Being abroad can feel isolating after U.S. election, students say

Erica Snow, Assistant Campus Editor

When Kimberly Hill went to bed in Paris on Tuesday night, the election was too close to call.

She woke up the next day to a Donald Trump victory.

Hill, a Weinberg junior, said she believes social progress occurred during President Barack Obama’s two-term presidency, but she said she is worried about what the future holds. After hearing the election results, she said she went in a hallway and cried for two hours.

“It’s definitely hard because I’m in a sorority and I’m really close to my family, and being away from those two support systems has been really challenging,” Hill said. “I got a lot of emails from different places at Northwestern, different communities I’m a part of that were like, ‘Here’s the on campus resources that we’re having,’ … and it’s been hard not to have those things.”

Luke Miller, a Weinberg senior studying abroad in Barcelona this quarter, said professors have singled him out in class to offer condolences or joke about the election. He said his professors and classmates felt sorry for him.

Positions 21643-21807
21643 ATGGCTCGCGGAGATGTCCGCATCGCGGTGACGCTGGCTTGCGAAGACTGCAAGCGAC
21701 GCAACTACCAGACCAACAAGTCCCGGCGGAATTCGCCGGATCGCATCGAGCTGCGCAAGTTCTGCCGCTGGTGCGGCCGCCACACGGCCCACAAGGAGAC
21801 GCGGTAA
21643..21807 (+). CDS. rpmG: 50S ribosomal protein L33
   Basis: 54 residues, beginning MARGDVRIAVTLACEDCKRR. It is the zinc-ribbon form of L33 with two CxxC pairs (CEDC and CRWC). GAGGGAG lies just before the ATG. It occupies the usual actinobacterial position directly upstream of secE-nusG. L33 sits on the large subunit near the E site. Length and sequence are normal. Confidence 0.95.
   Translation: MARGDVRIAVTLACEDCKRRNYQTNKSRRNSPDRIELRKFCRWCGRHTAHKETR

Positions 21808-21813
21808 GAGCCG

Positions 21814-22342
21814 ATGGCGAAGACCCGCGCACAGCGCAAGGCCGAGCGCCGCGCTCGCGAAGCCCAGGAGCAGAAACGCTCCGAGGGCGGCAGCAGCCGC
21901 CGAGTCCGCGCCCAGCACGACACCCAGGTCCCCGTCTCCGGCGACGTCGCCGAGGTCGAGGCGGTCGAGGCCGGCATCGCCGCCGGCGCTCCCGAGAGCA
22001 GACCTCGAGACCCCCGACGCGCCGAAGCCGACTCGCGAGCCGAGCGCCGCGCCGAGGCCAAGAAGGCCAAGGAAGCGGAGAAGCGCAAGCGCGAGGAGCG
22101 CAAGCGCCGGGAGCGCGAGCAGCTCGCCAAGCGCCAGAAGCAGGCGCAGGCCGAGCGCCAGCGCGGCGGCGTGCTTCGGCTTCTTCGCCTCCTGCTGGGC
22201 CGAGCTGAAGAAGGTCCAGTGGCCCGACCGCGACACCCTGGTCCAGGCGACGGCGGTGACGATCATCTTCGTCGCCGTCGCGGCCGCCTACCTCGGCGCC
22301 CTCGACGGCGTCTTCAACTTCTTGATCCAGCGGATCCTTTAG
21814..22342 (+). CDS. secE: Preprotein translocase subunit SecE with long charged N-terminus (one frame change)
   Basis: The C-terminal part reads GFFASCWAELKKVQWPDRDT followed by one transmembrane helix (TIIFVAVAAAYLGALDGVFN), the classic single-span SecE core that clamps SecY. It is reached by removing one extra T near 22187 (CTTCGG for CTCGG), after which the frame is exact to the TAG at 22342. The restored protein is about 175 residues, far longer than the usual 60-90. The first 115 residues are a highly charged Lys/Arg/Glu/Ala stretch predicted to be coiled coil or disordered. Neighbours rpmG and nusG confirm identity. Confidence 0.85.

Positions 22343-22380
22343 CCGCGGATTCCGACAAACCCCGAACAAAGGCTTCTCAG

Miller also said he had to explain the U.S. political system to his international peers, and many were left in disbelief. One professor asked Miller’s entire class if they were doing well that day, before looking directly at him, he said.

“He turned at me and was like, ‘You’re not,’ and I’m like, ‘You got that right’,” Miller said. “One woman in front of me turned around and was like, ‘Why, what happened?’ and I was like, ‘I’m American.’”

Miller said his class spent an hour talking about Trump and U.S. politics.

Elaine Parizot, a Weinberg junior studying abroad in Copenhagen, Denmark, said Europeans would ask her to share her thoughts about the U.S. election and seemed like they had a stake in her answer.

“The economies over here are a lot smaller, especially Denmark, and depend a lot on what happens in the U.S., so they are genuinely concerned,” Parizot said.

Hill said dealing with the election results is difficult abroad because she has to rely on people she has only known for a few months instead of being surrounded by friends and family. Although she said moving abroad ultimately isn’t the solution after Tuesday’s election result, she joked that she considered staying abroad.

“I just want to see my friends and family, and I want to know that everything’s going to be OK,” Hill said. “It might not be, but it’s hard being here to find a support system. I was feeling a little homesick before. Now it’s like, ‘Well, do I really want to go back there?’”

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